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Japanese businesses in Philippines brace for lockdown extension

Men wearing protective masks stand near the village hall during an enhanced community quarantine to help curb the spread of the new coronavirus at the usually busy downtown Manila, Philippines, on April 3, 2020. (AP Photo/Aaron Favila)

MANILA (Kyodo) -- Japanese businesses in the Philippines are preparing for a possible extension of the government-imposed lockdown amid talks it will last for at least two more weeks to contain the spread of the new coronavirus.

    Japanese Chamber of Commerce and Industry of the Philippines Vice President Nobuo Fujii told Kyodo News they are expecting an extension, but cautioned it will be difficult to sustain their operations if the lockdown is prolonged until the end of May.

    "Nonoperating companies are faced to consider staying or not. But based on the existing situation of Japan, it is difficult to return (there)," Fujii said, citing most Japanese companies operating in the Southeast Asian country are in a wait-and-see mode.

    "Some moves (out of the Philippines) will start happening in the middle of May, if it is extended," he said in case of the lockdown, officially known as "enhanced community quarantine" or ECQ, lasting that long.

    Toyota Motor Philippines Corp. Vice President Rommel Guiterrez, who chairs the Chamber of Automotive Manufacturers of the Philippines, told Kyodo News they are projecting business disruptions due to the pandemic to have a "moderate negative impact" on the automobile industry.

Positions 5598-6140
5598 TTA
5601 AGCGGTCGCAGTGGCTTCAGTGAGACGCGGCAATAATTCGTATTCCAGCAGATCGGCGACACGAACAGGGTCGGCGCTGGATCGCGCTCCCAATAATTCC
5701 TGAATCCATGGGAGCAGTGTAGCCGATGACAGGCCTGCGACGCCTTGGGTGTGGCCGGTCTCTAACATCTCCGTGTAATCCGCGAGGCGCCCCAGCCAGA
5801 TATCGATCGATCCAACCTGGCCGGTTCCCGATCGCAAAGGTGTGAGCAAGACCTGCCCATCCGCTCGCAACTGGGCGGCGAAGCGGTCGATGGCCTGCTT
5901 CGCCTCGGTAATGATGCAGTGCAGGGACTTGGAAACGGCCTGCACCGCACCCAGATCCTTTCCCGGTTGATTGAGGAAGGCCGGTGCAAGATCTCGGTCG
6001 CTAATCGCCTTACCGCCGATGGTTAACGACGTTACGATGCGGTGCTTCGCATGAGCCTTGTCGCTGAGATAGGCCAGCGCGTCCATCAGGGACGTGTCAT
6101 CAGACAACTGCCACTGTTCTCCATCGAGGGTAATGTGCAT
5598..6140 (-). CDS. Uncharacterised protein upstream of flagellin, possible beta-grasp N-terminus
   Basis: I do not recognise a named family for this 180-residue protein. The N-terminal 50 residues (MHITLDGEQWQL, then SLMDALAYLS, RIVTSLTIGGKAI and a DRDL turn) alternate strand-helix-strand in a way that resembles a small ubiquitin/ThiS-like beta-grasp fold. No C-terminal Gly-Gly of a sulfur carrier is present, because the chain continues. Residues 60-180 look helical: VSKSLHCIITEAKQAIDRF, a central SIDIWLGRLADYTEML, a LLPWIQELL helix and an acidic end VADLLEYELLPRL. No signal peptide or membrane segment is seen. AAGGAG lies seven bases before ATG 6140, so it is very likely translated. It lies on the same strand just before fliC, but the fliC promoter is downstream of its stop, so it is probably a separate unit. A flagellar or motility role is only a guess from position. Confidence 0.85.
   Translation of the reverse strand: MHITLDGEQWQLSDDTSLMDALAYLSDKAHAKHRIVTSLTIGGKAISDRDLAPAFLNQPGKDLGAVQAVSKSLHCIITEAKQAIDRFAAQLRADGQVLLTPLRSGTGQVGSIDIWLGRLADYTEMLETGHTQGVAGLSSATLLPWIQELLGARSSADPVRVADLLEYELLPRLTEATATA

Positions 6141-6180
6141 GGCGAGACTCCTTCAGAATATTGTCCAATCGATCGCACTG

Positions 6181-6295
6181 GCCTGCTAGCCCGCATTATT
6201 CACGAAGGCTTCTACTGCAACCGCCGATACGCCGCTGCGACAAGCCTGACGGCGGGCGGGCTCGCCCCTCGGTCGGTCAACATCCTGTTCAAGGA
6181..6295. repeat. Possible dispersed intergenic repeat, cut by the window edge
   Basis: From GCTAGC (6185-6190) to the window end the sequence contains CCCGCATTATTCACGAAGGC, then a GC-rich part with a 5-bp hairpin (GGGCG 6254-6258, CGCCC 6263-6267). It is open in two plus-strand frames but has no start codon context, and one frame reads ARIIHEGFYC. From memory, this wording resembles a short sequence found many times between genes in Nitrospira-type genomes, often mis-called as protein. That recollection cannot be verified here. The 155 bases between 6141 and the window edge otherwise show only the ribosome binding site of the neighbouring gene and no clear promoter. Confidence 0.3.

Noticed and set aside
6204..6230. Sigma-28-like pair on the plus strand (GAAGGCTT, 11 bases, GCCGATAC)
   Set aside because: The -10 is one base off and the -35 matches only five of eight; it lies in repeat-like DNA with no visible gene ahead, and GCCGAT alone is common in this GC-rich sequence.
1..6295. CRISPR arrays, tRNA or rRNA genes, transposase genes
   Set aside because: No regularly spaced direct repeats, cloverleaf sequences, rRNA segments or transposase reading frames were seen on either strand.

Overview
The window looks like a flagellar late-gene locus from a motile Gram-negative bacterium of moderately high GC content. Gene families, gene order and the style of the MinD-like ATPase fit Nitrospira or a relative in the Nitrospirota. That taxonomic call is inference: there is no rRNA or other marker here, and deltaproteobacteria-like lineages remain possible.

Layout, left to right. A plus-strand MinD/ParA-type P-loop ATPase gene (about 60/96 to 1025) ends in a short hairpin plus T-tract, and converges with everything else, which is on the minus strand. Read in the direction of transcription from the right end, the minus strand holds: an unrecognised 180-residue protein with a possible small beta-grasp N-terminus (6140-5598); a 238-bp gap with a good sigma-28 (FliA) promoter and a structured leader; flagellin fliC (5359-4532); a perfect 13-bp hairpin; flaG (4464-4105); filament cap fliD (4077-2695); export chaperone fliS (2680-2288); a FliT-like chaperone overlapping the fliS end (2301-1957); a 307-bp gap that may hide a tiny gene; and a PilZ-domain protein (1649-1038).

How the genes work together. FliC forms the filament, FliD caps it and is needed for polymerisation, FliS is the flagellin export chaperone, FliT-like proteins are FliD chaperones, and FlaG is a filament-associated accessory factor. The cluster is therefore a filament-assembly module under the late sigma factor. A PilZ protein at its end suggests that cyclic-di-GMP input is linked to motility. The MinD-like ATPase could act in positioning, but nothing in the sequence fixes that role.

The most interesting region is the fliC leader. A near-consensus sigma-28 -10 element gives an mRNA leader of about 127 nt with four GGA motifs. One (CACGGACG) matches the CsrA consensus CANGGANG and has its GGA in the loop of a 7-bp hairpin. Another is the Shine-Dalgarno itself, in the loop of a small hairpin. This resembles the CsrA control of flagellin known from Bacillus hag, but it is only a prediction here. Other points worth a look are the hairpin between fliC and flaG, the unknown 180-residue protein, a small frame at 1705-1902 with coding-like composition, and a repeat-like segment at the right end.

"We will assess the full impact based on how the industry will recover when ECQ is lifted," Guiterrez said.

    In an online survey by the Japanese chamber among 351 members last March 20 to 24, 83.2 percent of respondents said they expect a negative impact, with 58.4 percent anticipating a "large negative impact" and 24.8 percent foreseeing "some negative impact."

    Due to rising cases of infection by the new coronavirus, the government placed the country's largest and most populous island, Luzon, under ECQ on March 17 to prevent its spread.

    The measure meant strict home quarantine and suspension of travel, albeit with exceptions such as allowing movement of health professionals and transport of goods.

    The quarantine, which is essentially a lockdown as admitted by the authorities, is set to end midnight of April 13, but some officials and lawmakers have called for its extension to flatten the curve of new infections.

    As of Monday, the Health Department has recorded 3,660 confirmed infection case, with 163 deaths and 73 recoveries.

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